2. You need the material between the two parts of the lectionary text (6-8 and 19-28) to answer that, to see/hear why it is important to have Jesus, and not the Baptist, for your Messiah. If Jesus and John are basically equal/similar, then there is no special “x” about this Jesus that makes him different from any other Biblical revealer, prophet, messenger from God.That list of revealers includes the “big” guy from the O.T., Moses. So v. 17 makes it “perfectly clear,” that although Moses was a God-revealer and indeed something special, he doesn’t measure up to Jesus. All of chapter 6 in John’s Gospel is basically a comparison between Jesus and Moses and the “bread” that God offered through each of them. Moses is finally not in Jesus’s league. God used Moses to “give his people bread from heaven (=Sinai),” but they all still died. Not so with the bread that Jesus gives, that Jesus is. So there is a quantum leap of difference between Jesus’ portfolio andthat of Moses. “Grace and Truth,” whatever that all will mean as the story unfolds came via Jesus and only via Jesus.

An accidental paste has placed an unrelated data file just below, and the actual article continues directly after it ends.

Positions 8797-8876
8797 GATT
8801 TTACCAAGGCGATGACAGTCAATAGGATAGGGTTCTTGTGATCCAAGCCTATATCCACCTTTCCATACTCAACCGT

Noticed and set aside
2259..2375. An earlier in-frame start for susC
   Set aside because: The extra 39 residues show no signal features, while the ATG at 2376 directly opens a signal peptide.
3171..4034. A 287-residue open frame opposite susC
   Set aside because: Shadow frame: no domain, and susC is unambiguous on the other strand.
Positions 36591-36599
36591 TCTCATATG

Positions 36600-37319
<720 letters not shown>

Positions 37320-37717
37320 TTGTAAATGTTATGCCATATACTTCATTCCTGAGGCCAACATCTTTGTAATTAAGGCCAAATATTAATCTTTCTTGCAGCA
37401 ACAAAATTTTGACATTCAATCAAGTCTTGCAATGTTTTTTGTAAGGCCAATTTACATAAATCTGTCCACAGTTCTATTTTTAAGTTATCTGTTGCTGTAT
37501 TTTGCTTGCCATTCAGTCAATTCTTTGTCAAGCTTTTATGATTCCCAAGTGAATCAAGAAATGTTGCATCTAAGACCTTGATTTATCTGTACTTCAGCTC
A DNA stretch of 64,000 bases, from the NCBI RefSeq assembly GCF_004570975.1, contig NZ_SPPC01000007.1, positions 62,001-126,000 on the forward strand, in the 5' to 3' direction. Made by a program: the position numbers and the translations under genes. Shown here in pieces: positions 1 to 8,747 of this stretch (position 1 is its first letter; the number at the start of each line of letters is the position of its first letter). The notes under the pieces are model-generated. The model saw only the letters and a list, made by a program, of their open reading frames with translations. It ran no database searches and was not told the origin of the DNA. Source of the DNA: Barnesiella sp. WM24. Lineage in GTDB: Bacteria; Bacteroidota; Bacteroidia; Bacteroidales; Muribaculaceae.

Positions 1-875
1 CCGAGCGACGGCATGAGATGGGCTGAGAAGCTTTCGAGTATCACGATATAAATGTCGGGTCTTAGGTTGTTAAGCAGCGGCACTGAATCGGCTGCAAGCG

3. So if I were putting together a Crossing “matrix,” (as Tom Teigen of Belleville used to call it) on this text, it might come out something like this:

D-1 First Level of the Problem
Mis-prioritizing Jesus. Seeing him as a generic revealer, similar but basically equal with God’s other great revealers–Moses, Elijah, John the Baptizer. Great, to be sure, but not qualitatively diff. from those before him. This is actually what the Koran does in its honoring Jesus. And you don’t have to go too far in our religious culture to find folks today (Christian folk included) are also mis-focused on a “generic Jesus,” the great teacher, the great revealer even, the good guy, the friend to have around when the you-know-what hits the fan.

Worse than that (says this text) is that if you just merge Jesus in with other revealers, you miss out on the unique stuff that comes only with him. In John chapter one it’s called “light.” The opening 4 verses of the whole chapter indicate what’s the big deal about Jesus. This “light,” namely, is the very “life” that comes from God. So to be light-less is to be life-less. Here the diagnosis is getting heavy. But it’s even worse than that.